From the early 2000s, a shopping centre was built on the bogs and part of the surviving town wall was removed to provide car access to what was named the Riverview shopping centre.
At the same time upstream, in Dunmanway, the River Bandon was dredged increasing the flood risk to Bandon while beyond the former Brennan Mills, apartments were built on the northern banks on what were once the sloping back gardens of houses on North Main Street.
The back gardens of onetime family houses and business depots of businesses on South Main Street, the main shopping street, were also built on after Charlie McCreevy, finance minister 1997-2004, had extended special tax breaks for regeneration in large city centre areas to the whole country.
Coupled with these developments, the removal by farmers of field ditches and defosteration increased the risk.
In 2009 Bandon town was hit by a massive flood and with a general election due to be held in early 2016, the political promise machine is in overdrive. This time real action is promised to rectify official vandalism.
Pic on top: A 8 Dec, 2015 Twitter image of flooding on Bandon's South Main Street, from Jim Daly, Fine Gael TD, noting "1st time in history of state compensation approved for businesses affected by flooding."
Daly's party colleague, Brian Hayes, minister of state with special responsibility for the Office of Public Works (OPW), was in Bandon, on 11 June, 2012, to launch the public exhibition stage of what's called the Bandon Flood Relief Scheme. Speaking in Bandon Town Hall, Hayes said:
Bandon has a long history of flooding and I am pleased to be able to announce that this scheme, when completed, will provide 100 year flood event protection to approximately 150 homes and 200 commercial properties and will provide a solution to the ongoing flooding concerns for the people of Bandon.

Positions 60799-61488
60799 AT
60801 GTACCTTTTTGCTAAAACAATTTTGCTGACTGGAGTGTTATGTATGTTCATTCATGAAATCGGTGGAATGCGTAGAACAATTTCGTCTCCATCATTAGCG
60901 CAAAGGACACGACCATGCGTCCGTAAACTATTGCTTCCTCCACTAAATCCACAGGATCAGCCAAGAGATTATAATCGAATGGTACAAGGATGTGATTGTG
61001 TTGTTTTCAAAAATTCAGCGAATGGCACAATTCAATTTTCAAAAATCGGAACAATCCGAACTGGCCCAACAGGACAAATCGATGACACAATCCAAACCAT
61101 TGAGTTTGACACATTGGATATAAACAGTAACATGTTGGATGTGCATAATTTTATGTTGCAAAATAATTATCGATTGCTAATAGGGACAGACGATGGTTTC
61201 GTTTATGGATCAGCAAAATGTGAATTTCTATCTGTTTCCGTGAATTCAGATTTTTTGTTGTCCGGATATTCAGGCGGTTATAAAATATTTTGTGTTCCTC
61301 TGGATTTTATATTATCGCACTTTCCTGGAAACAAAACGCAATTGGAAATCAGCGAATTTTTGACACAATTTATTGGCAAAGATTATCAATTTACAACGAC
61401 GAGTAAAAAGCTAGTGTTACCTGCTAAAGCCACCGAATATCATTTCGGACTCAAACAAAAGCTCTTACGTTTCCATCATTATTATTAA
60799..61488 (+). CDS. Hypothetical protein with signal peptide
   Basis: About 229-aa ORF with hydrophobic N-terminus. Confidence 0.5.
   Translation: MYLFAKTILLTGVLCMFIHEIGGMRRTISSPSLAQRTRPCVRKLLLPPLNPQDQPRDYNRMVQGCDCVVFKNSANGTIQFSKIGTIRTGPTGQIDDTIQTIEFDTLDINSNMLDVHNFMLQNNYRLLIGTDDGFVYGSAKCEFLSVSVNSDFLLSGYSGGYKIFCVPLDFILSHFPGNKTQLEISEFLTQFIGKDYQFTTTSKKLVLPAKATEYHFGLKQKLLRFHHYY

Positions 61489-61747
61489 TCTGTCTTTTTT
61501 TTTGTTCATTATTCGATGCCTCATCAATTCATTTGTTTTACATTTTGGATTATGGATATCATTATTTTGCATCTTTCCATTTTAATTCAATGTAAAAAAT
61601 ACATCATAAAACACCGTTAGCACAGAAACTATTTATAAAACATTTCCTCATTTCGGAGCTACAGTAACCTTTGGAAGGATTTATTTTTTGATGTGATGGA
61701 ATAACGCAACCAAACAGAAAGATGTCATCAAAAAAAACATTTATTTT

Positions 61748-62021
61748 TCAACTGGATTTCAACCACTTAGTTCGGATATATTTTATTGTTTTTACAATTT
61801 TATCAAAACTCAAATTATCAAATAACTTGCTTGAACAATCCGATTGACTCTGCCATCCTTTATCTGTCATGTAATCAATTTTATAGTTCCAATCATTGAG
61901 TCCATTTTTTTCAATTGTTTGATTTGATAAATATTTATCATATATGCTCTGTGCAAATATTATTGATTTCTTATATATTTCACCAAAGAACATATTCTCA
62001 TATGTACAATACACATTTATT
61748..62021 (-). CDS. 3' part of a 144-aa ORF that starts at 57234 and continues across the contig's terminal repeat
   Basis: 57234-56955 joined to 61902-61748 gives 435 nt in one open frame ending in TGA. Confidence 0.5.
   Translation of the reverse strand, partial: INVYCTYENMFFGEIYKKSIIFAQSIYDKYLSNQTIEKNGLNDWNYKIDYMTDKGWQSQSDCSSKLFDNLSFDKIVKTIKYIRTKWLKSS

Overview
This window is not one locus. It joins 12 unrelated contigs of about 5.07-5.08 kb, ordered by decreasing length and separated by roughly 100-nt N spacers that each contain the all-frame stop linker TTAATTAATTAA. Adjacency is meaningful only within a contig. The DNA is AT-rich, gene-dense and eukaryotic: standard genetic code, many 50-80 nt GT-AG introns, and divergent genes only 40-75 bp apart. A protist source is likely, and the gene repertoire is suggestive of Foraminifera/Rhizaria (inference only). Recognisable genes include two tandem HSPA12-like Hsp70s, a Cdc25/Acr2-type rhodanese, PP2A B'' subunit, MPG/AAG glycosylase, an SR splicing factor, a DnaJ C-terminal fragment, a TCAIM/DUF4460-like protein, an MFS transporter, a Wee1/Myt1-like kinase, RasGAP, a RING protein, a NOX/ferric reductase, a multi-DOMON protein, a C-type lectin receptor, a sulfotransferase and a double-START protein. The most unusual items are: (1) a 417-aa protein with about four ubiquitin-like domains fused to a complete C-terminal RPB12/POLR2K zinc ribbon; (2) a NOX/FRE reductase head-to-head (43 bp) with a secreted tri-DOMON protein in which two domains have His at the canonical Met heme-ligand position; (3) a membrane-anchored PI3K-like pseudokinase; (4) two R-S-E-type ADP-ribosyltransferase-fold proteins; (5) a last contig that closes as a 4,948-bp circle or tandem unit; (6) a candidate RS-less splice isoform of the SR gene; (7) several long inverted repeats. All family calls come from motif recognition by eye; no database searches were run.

Hayes in the interval has moved to the European Parliament and 42 months have elapsed since the announcement of the 100 year flood plan while the Government he abandoned is as clueless as its predecessors when it comes to long term planning and the balance between property interests and the common interest.
Hayes' successor, Simon Harris said this month that neither he nor the people of Bandon would rest until the flood scheme, which is due to commence in 2016 with a completion date of 2018, is delivered for the West Cork town.
The Irish Examiner quoted Harris:
The current position is that tender documentation has been issued to a shortlist of contractors to undertake the civil works contract. The tenders are due back in early January, after which the assessment process will take place. The assessment process, tender report, approval process and the necessary cooling-off period will be progressed as quickly as possible and the works are due to start in 2016. The scheme will be constructed over the 2016-2018 period.
So tenders are conveniently due back early next week and then will be assessed. Beyond the lies or spin, work on the project will likely start at the earliest 4 years after the announcement by Hayes — the people of Bandon should be happy with slow-motion government and Jim Daly may well find himself canvassing for reelection in the 2016 general election, knee-deep in flood water.
The Government has requested a loan of €200m from the European Investment Bank to fund 6 drainage schemes including the Bandon plan. Apart from money, it's evident that relying on the Office of Public Works (OPW), a junior minister and local authorities out of their depth, to respond in the conventional slow-motion post-disaster way, is not adequate.
New thinking, courage to implement what is being done in some European countries to restrict, ban or mandate both public and private defences (e.g. elevated floors) on flood plain areas, coupled with new national structures, are urgently needed.
The salmon weir post the flood scheme works. Apartment block on right is on site of the former Brennan Mills
The weir is in background. Note housing on both banks of River Bandon